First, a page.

Skip to main content

Imagine (That)

Yesterday marked the 40th (can you believe it) anniversary of the release of "The Beatles", otherwise known as the White Album. And on this occasion, there was the following news item:


VATICAN CITY (Reuters) - The Vatican's newspaper has finally forgiven John Lennon for declaring that the Beatles were more famous than Jesus Christ, calling the remark a "boast" by a young man grappling with sudden fame.
The comment by Lennon to a London newspaper in 1966 infuriated Christians, particularly in the United States, some of whom burned Beatles' albums in huge pyres.
But time apparently heals all wounds.
"The remark by John Lennon, which triggered deep indignation mainly in the United States, after many years sounds only like a 'boast' by a young working-class Englishman faced with unexpected success, after growing up in the legend of Elvis and rock and roll," Vatican daily Osservatore Romano said.
The article, marking the 40th anniversary of the Beatles' "The White Album," went on to praise the pop band.
"The fact remains that 38 years after breaking up, the songs of the Lennon-McCartney brand have shown an extraordinary resistance to the passage of time, becoming a source of inspiration for more than one generation of pop musicians," it said.
Lennon was murdered in New York in 1980.

While My Guitar Gently Weeps

Wikipedia looks at The White Album here.

Comments

Mberenis said…
I like this blog, the layout is great! Did you hear about the new bailout and financial assistance programs for citizens and immigrants??

Bailout and Financial Assistance for USA Citizens and Immigrants


What do you think? I like it.

Popular posts from this blog

Tales From The Supermarket

Bob and Brenda worked in the supermarket. They weren't check-out clerks. And they weren't stock-boys. Brenda sure wasn't. And they weren't employees who worked in the fish section or the deli. No. They were on the shelves.

They hadn't been on the shelves very long but in that short time they'd developed a considerably close friendship.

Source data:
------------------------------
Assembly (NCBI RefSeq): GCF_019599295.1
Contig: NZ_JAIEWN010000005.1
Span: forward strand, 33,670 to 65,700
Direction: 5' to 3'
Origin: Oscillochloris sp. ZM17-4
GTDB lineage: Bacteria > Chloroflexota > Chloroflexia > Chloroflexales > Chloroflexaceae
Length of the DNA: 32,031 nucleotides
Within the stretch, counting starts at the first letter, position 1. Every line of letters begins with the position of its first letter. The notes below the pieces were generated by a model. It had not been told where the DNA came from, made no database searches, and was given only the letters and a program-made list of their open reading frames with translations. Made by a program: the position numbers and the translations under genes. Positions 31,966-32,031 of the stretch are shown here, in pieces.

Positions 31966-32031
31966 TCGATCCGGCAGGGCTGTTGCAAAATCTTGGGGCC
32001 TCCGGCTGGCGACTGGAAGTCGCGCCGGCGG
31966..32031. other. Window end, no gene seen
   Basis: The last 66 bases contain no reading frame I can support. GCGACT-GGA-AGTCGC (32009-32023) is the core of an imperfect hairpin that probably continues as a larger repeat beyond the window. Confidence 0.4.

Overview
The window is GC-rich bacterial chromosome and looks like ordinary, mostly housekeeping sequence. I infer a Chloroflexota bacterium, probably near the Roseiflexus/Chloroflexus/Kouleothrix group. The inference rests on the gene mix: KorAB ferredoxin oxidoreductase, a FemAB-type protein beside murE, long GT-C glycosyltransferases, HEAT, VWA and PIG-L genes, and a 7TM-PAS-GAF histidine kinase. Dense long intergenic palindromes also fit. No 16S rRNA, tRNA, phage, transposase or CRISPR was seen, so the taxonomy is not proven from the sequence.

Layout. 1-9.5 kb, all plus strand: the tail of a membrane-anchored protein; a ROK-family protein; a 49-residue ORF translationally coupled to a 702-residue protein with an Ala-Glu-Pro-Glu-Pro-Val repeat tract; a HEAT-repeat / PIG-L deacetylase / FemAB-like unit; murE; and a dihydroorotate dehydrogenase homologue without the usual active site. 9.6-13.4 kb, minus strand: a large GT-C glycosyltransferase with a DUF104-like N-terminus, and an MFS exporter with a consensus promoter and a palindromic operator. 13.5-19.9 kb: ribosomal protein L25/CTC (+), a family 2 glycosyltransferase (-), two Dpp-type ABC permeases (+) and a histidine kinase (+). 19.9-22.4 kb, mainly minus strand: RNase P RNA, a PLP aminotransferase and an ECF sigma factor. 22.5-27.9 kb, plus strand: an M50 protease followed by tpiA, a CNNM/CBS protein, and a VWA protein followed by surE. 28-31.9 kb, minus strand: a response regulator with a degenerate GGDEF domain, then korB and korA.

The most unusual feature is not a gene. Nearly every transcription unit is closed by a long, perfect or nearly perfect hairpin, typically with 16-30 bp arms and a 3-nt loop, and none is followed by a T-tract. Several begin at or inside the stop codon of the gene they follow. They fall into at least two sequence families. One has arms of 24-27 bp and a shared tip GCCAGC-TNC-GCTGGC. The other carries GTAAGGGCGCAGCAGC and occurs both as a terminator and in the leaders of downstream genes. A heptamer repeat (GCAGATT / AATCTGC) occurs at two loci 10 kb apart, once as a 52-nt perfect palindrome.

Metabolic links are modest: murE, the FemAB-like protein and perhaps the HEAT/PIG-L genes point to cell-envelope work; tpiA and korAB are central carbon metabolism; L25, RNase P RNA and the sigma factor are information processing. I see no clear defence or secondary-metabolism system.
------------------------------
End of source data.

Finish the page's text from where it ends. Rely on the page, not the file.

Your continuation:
The chatted all day when the store was busy and at night when the store was closed. They talked about everything. The talked about what raw products they came from. The talked about their manufacturing processes. And they talked about the long routes in semi-trailers that brought them to this store.

Oddly enough the one thing they never made clear to one another was just what product each of them was.

One day when Brenda was commenting on their friendship she told Bob she was grateful for their amity. "Are you Tea?" said Bob, pekoe-ing her way. "I thought I was Tea". You're coffee!"

This week's Tw…

My Back Pages - November

I read five books last month bringing my year to date total to 61, well past the 50 I estimated at the beginning of the year. And I've yet to get through December.

The month started out with The Nix, the debut novel by Nathan Hill which has been receiving a lot off positive reviews. In it Hill flips back and fourth from the 1968 Chicago protests and 2011 in a desperate search for the truth behind why his mother abandoned him at an early age. In between Hill takes on politics, the media and addiction as well as other aspects of society. It's a well-spun tale and I quite enjoyed reading it.

Next up was the auto-biographical I Am Brian Wilson of Beach Boys fame. This was somewhat of a scattered affair but an interesting read nonetheless. Wilson - or his ghostwriter - however is no Hemingway.

Then it was on to one of my favourite authors, Ian Rankin and his latest tale of now retired Inspector John Rebus, Rather Be The Devil. I never tire of these stories and this is the 21st in …